I got this through the Amazon First program, and I picked it because, much like dystopian stories, I’m drawn to “people marooned on deserted islands” stories. Lost, The Blue Lagoon, On the Island by Tracy Garvis Graves – I am interested in seeing how people survive in primitive, alien environments (and yes, I realize that such accounts, at least those I’ve mentioned, are almost always very unrealistic). Anyway, Wreckage is told alternately by Lily and Dave, in both past and present tense (and in first- and third-person depending on whether the past events or the present events are being detailed, which I thought was an unnecessary, at times jarring choice).
Dave and Lily meet on a small plane headed for a remote island; Lily is on a trip with her mother-in-law that the older women won from a yogurt company; Dave is a rep for the company there to see to it that the ladies have their dream trip. The plane crashes and only Dave, Lily and the pilot Kent survive; they float on the plane’s emergency raft to a deserted island. In the “present” part of the story, Dave and Lily are both being interviewed, months after their rescue, by a unrealistically bitchy and accusatory (think Nancy Grace) television host, who thinks she’s figured out their secrets. Dave and Lily do have secrets, and finding out the secrets were what kept me reading Wreckage, even though I thought about putting it down any number of times. It’s very, very rare for me to read something for the plot when the prose and characterization aren’t working for me. Wreckage is just really badly written, with characters who speak and act in ways that are not remotely realistic. Kent is a cartoon villain, and Dave and Lily are blah characters with little personality. They constantly said and did things that had me figuratively scratching my head, thinking, “This is not how real people behave.” The “secrets” that come out turn out not to be that interesting or surprising, and the ending was extremely saccharine; an unrealistic cherry on an unbelievable sundae. I gave this book a D.
I’m pretty sure I got this as part of the Daily Deals. I thought I’d read one Julie James book before, but in this one I realized that I recognized two secondary characters whose books I’ve read. So I guess this is the third James book I’ve read, all from this same series, set in Chicago and featuring FBI agents. A Lot Like Love felt like a pretty paint-by-numbers contemporary, with an FBI agent hero who gets entangled with a rich girl after she’s asked to help in an investigation in exchange for her brother getting out of prison early. It was certainly readable enough (for better or for worse, “readable” seems to be the watchword for me in fiction lately), but it felt very predictable and, as I said, paint by numbers. I thought it would’ve been more interesting if the hero hadn’t been such a stereotypical “Brooklyn guy who wears jeans and likes bourbon and doesn’t understand fancy things like wine and nice clothes.” (The heroine is a wine merchant.) I thought the ending dodged what seemed to be one of the issues of the book, which was that the heroine is an heiress set to inherit half a billion dollars when her father dies. Still, with the “readability” factor, I gave this a B, though probably a low B, edging on a B-.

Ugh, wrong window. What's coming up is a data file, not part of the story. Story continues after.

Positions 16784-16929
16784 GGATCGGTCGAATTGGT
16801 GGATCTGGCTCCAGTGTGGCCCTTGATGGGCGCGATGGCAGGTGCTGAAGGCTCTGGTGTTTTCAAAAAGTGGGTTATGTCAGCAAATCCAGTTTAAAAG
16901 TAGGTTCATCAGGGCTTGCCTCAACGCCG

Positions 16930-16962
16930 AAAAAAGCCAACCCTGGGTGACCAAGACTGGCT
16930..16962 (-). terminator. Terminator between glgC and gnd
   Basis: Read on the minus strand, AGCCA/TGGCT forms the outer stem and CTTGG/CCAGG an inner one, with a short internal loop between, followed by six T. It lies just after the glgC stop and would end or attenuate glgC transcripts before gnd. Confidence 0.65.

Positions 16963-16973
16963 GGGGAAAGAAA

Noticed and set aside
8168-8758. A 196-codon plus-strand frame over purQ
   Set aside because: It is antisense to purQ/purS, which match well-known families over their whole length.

I think I got this one from the Daily Deals as well? I’m not sure, but I’ve been wanting to try Susan Orlean for a while. The Orchid Thief is not to be confused with the film Adaptation, which I understand is based on it but features Orleans as a character and takes many liberties with the plot. The Orchid Thief starts with the arrest of an eccentric Floridian named John Laroche, who is charged with taking a number of rare orchids out of a Florida swamp illegally. Laroche may be the first orchid-obsessed oddball Orlean encounters in the course of the story, but he’s far from the last. The Orchid Thief is about a few things: orchids, obviously, which we learn a lot about in the course of the book (maybe a tad too much, though most of it was quite interesting); people and the obsessions that haunt them; and Florida, both as a place and a state of mind. Orleans jumps around in time, relating Florida’s history as well as the history of orchid collecting, meeting various people and getting their stories, and musing about what drives people to collect or obsess over a specific thing.
I wanted to like The Orchid Thief more than I did. Orlean is an engaging writer, and I learned a lot. I certainly didn’t *dislike* the book, but there were a couple of things holding me back from really enjoying it: Florida as a subject doesn’t appeal to me much, and obsessive people tend to really irritate me. Even John Laroche, who is at the center of the story – and who seems to fascinate Orlean – is just the sort of person calculated to get on my last nerve. Smart, but not as smart as he thinks he is, fairly delusional, and convinced that his every get-rich-quick scheme would come to fruition if only idiots would stop thwarting him at every turn. He’s essentially an arrogant loser. I know that’s a harsh judgment, but that’s how he came off to me, and so I was never going to be able to appreciate him the way Orlean clearly did. (To be fair, I think she saw him pretty clearly; I think she just had more patience with his foibles than I do.) My final grade for The Orchid Thief is a straight B.